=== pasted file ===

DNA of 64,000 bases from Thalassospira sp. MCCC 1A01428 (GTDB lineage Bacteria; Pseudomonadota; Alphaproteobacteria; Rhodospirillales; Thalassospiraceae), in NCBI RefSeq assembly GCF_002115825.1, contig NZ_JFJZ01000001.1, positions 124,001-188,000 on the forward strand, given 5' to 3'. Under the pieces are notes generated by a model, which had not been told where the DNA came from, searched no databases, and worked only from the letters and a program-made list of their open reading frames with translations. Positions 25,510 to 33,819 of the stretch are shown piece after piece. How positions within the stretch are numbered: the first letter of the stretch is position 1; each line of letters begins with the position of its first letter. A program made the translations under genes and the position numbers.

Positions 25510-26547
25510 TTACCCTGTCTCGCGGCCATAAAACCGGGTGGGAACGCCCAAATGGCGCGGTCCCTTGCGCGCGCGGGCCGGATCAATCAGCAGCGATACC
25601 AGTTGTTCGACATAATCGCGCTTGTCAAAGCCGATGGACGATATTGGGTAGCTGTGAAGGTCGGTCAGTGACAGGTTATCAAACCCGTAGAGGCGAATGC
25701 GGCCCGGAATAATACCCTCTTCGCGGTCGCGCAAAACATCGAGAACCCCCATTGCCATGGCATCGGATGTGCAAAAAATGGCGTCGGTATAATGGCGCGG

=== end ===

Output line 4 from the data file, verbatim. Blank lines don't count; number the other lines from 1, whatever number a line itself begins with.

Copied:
25601 AGTTGTTCGACATAATCGCGCTTGTCAAAGCCGATGGACGATATTGGGTAGCTGTGAAGGTCGGTCAGTGACAGGTTATCAAACCCGTAGAGGCGAATGC